A Moving and Memorable Romance Thriller
San Diego, California -- Tears for Camellia, a poplar romance thriller originally written in Chinese now has an English translation.
Tears for Camellia is about a Chinese immigrant's tragic life. Yuanyuan Zhang, a beauty from Shanghai, is unfortunately compelled to go street-walking and becomes a strip-teaser in Toronto. By sheer chance, she encounters Lai Wenxiong, a student from Taiwan, who tries to rescue her from her predicament. Although they have burning love for each other, Yuanyuan eventually ends her young life in Niagara Falls.
The fiction was first published by China Youth Publishing House in simplified Chinese in 2000. A year later, it was published by Taiwan Shengzhi Culture Company in traditional Chinese. After that, Guangzhou Daily and Global China Daily re-published it in installment, and the story gradually attracted a great number of followers. The readers bemoan the tragic fate of Yuanyuan while she struggles to get away from prostitution, drug-trafficking and the gangsters.
Kelu Zheng, professor at Shanghai Normal University, comments, "Tears for Camellia is an excellent and gripping portrayal of the fate of a female immigrant. I have read few novels as deep and eloquent as this one. It will not let you down."
The author Bo Sun is a Chinese Canadian award-winning writer and a senior media professional. He is the editor-in-chief of 365netTV.com, the president of the Chinese PEN Society of Canada, and the vice-president of World Chinese Studies in Canada. He has published over ten novels and has directed a couple of full-length documentaries.
Sun thinks that a good English translation means everything for Chinese works to reach out to the English world. In his 20 years of literary career, the release of the English version of Tears for Camellia is a milestone. He hopes that this gripping story would appeal to English readers as well. Sun thanks the translator, Baimei, and Elizabeth Warrener who helped to polish the translation. "Not every Chinese writer has such good luck of working with them," he concluds with emotion. "I will forever remember their help."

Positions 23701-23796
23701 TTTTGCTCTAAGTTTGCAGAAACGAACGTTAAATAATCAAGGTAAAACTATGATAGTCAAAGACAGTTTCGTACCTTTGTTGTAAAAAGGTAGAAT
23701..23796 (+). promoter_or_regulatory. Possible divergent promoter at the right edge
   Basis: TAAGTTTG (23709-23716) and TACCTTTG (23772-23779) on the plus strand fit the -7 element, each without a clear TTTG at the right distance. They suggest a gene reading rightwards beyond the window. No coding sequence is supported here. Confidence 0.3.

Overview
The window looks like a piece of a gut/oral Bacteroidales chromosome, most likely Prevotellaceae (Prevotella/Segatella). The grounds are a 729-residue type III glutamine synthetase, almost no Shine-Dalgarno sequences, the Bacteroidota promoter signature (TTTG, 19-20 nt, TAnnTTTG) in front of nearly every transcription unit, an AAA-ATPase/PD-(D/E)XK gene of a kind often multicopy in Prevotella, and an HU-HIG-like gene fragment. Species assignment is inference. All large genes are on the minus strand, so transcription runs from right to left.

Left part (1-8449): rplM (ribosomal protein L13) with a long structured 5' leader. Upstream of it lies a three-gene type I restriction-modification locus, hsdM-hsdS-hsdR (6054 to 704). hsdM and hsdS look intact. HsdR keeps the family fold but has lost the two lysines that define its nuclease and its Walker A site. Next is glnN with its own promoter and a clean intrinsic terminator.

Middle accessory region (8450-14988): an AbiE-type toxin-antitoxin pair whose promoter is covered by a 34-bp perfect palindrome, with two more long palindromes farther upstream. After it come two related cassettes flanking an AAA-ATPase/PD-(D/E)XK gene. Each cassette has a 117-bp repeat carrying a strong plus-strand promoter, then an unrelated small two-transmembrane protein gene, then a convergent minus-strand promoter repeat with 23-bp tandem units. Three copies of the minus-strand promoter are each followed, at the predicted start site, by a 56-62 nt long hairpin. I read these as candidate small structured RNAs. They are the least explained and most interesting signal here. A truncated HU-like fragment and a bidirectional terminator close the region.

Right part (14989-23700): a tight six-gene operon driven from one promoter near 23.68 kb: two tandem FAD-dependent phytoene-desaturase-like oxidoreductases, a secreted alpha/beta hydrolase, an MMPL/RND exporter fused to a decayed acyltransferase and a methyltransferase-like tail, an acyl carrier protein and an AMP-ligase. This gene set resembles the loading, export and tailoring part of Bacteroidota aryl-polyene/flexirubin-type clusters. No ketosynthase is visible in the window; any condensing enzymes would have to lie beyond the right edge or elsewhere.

The 422-page book was translated into English by Baimei(Betty) Sun, a senior Chinese Canadian translator. She had been an associate professor in the English Department of Shanghai International Studies University before immigrating to Canada. While living in Canada, she had been a visiting scholar at McGill University and the University of Regina and has worked for the Toronto Public Library for 16 years.
Elizabeth Warrener, a retired librarian from the Toronto Public Library, loves the story. "I felt for the beautiful, ambitious Shanghainese woman," she says. "Part love story, part cautionary tale, Tears for Camellia takes you from Asia to North America, with a Canadian connection."
Tianguo Hong, literary critic and ex-president of Chinese PEN Society of Canada, thinks that "Tears for Camellia reflects the struggle between human's soul and body. This reflection gives the reader a more thorough, transparent and incisive insight. It is a complicated insight, mixed with love, hatred, regret, and pity."
"This work depicts a tragic female character up against social reality," Da Lu, a senior news correspondent comments. "It serves as a warning to the world," he adds profoundly. Jinghong Xiao, a research professor with the Chinese Writers’ Association, notices that "the Chinese version of Tears for Camellia has been very popular," and he wishes that "its English version will be enjoyed by more readers."
Tears for Camellia
Paperback: 422 pages
Imprint: Golden Pegasus
Product Dimensions: 6 x 1.1 x 9 inches
Shipping Weight: 1.6 pounds
Price: USD 17.99,